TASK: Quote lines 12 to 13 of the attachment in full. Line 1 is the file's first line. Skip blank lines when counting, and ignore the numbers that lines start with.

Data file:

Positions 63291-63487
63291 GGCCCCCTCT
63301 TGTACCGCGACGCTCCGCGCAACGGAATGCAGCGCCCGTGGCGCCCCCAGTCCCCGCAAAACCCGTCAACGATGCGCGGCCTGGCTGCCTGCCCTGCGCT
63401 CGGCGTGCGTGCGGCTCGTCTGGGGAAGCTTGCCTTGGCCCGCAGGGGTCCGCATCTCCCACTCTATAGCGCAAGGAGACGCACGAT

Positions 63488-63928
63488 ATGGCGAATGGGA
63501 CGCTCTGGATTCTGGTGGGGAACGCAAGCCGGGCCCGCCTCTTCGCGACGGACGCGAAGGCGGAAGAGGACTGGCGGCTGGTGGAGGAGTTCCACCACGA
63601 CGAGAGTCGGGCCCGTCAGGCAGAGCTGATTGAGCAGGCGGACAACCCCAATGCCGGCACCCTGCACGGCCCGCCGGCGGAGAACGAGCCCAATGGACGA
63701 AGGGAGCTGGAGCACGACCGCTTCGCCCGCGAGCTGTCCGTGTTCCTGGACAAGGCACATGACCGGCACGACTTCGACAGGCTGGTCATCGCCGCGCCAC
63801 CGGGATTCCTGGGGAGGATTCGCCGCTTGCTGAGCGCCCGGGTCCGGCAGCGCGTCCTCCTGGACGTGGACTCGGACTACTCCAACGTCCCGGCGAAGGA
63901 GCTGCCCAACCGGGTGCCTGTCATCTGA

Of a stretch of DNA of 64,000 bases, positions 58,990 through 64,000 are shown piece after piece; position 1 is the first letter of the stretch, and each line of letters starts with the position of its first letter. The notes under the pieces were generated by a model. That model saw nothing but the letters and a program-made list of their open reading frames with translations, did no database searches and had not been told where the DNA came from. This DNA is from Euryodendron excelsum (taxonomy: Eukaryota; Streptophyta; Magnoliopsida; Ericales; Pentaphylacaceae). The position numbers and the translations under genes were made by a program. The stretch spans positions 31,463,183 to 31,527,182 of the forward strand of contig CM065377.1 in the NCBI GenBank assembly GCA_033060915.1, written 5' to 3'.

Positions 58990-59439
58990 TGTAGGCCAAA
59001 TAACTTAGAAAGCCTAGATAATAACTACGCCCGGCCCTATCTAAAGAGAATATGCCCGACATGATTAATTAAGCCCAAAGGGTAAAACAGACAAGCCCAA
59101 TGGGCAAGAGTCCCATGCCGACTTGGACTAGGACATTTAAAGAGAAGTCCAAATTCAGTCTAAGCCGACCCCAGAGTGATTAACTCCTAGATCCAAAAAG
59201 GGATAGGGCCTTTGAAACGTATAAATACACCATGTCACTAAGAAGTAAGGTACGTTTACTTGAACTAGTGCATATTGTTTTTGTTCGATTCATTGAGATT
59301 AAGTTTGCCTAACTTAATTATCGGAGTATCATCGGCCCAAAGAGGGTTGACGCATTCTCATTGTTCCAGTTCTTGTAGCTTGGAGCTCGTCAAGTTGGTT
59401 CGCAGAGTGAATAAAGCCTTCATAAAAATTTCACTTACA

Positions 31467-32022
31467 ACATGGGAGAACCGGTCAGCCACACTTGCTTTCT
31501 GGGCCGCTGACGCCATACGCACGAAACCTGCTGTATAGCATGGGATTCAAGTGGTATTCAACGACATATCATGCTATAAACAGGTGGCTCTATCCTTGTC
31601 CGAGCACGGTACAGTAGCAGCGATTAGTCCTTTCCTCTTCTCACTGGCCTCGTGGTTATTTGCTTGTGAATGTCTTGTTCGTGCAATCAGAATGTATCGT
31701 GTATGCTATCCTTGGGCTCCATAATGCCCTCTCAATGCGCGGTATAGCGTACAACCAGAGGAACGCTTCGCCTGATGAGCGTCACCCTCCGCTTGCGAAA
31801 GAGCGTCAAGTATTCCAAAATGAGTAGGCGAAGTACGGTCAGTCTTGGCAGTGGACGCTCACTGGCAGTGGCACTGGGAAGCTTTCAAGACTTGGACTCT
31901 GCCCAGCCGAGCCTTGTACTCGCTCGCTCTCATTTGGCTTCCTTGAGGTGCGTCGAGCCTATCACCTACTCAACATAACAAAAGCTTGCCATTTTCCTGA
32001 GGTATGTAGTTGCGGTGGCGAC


Of a stretch of DNA of 64,000 bases, positions 58,990 through 64,000 are shown piece after piece; position 1 is the first letter of the stretch, and each line of letters starts with the position of its first letter. The notes under the pieces were generated by a model. That model saw nothing but the letters and a program-made list of their open reading frames with translations, did no database searches and had not been told where the DNA came from. This DNA is from Euryodendron excelsum (taxonomy: Eukaryota; Streptophyta; Magnoliopsida; Ericales; Pentaphylacaceae). The position numbers and the translations under genes were made by a program. The stretch spans positions 31,463,183 to 31,527,182 of the forward strand of contig CM065377.1 in the NCBI GenBank assembly GCA_033060915.1, written 5' to 3'.

Positions 58990-59439